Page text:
Dubai: With global food prices currently rising at the most rapid pace in a decade, the question on everyone’s minds is will it reflect in the cost of everyday groceries in the months to come?
With corn, wheat, soybeans, vegetable oils - which form the backbone of much of the world's diet - getting dramatically more expensive, alarm signals have been flashing for global shopping budgets.
Global food prices rose for the twelfth month in a row in May, according to the United Nations food price index, up nearly 40 per cent year over year. In fact, last month was the sharpest monthly rise in average food prices in over a decade, spiking nearly 5 per cent just from April to May.
This latest jump is being closely watched because staple crops are a ubiquitous influence on grocery shelves - from bread and pizza dough to meat and even soda.
A month earlier in April, the Bloomberg Agriculture Spot Index - which tracks key farm products - surged the most in almost nine years.
Should I be worried about food price inflation?
Soaring raw material prices have broad repercussions for households, and threaten a world economy trying to recover from the damage of the coronavirus pandemic.
Emerging markets, in some cases already under pressure from weaker currencies, are particularly vulnerable because food costs make up a larger share of their spending.
For the poorest and often politically unstable countries, the surge in raw materials threatens to further stoke global hunger.
What global inflation means for everyday prices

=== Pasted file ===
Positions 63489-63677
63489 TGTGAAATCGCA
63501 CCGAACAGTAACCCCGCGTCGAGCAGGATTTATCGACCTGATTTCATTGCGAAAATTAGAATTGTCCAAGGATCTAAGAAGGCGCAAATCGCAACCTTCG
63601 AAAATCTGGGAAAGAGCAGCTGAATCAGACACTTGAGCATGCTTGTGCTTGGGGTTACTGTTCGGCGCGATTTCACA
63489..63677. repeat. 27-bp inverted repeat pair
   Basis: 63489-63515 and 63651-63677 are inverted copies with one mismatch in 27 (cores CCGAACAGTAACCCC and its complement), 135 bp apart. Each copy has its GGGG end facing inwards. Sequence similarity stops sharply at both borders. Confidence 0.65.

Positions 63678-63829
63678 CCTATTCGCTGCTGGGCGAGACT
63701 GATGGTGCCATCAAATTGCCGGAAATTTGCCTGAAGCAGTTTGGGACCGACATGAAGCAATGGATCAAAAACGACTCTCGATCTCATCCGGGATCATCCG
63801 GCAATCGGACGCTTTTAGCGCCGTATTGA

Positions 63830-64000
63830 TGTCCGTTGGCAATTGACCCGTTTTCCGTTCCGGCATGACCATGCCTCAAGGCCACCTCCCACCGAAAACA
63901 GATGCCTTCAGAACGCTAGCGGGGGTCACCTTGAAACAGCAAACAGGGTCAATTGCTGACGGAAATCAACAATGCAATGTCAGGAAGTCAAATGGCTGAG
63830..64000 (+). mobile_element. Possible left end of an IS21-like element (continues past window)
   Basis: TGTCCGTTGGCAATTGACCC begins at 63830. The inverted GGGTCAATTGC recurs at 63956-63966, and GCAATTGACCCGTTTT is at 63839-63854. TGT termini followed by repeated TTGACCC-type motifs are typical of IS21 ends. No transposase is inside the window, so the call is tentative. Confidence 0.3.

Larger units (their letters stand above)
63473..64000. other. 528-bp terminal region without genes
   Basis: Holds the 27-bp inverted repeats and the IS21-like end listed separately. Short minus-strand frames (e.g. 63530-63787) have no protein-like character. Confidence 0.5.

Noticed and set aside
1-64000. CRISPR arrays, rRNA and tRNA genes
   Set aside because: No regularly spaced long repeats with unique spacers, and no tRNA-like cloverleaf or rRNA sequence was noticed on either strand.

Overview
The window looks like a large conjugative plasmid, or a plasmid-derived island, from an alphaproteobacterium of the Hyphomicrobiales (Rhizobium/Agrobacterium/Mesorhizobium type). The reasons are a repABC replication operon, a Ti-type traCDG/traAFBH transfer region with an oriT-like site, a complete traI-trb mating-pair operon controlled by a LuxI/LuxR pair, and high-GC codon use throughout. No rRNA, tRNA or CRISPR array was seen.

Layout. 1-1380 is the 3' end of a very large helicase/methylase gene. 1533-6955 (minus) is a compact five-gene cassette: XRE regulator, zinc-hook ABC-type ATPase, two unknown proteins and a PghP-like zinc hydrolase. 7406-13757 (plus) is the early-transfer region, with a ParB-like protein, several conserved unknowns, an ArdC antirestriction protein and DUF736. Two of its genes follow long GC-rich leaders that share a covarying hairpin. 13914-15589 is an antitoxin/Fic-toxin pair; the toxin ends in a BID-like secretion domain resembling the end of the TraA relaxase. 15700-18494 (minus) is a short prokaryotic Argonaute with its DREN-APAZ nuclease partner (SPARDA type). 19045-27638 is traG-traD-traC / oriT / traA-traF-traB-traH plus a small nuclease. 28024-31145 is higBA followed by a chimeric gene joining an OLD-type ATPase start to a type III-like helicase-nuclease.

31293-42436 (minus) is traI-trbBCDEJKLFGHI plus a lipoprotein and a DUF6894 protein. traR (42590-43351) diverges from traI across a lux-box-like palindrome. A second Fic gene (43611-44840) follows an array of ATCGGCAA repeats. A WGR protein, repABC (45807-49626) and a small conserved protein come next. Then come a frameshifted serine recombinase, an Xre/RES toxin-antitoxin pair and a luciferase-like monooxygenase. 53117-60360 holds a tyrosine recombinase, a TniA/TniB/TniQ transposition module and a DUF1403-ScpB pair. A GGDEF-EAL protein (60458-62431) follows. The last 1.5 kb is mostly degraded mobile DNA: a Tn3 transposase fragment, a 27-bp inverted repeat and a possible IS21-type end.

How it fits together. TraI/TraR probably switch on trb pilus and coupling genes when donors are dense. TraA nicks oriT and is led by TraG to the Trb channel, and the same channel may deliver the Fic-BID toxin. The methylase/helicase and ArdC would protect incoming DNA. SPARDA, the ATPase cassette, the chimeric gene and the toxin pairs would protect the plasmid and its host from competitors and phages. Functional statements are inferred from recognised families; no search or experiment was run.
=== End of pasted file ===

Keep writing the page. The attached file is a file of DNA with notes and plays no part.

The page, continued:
The surge in raw material prices has been stoking fears of inflation. The key question for analysts is whether the price increases will be short-lived or morph into long lasting, broader inflation.
Analysts mostly agree that global producer prices (prices received by producers for their output) will continue rising into the second quarter, but they are divided over whether the price surge will be transmitted to the consumer side.
The global economy's path out of the COVID-19 shock will be different from that of previous crises because of broad pent-up demand and different inflation dynamics, global asset manager BlackRock said in a recent report.
Moreover, rather than across-the-board inflation, price pressures are affecting different economic sectors unevenly.
But it can also be more narrowly calculated – for certain goods, such as food, or for services, such as a haircut, for example. Whatever the context, inflation represents how much more expensive the relevant set of goods and/or services has become over a certain period, most commonly a year.
Understanding how inflation is measured
Consumers’ cost of living depends on the prices of many goods and services and the share of each in the household budget.
To measure the average consumer’s cost of living, government agencies conduct household surveys to identify a basket of commonly purchased items and track over time the cost of purchasing this basket.
The cost of this basket at a given time expressed relative to a base year is the consumer price index (CPI), and the percentage change in the CPI over a certain period is consumer price inflation, the most widely used measure of inflation. (For example, if the base year CPI is 100 and the current CPI is 110, inflation is 10 per cent over the period.)
The CPI basket is mostly kept constant over time for consistency, but is tweaked occasionally to reflect changing consumption patterns – for example, to include new hi-tech goods and to replace items no longer widely purchased.
Food prices on the rise, but why?
After the wholesale price of food initially slumped during the coronavirus pandemic, the global Food Price Index (FAO) has shown a steep increase, the World Economic Forum recently revealed.
Most recently, food around the world was more than 27 per cent pricier than the 2014-2016 average, on which the index baseline of 100 points is calculated. The May figure is the highest of any month in almost 10 years.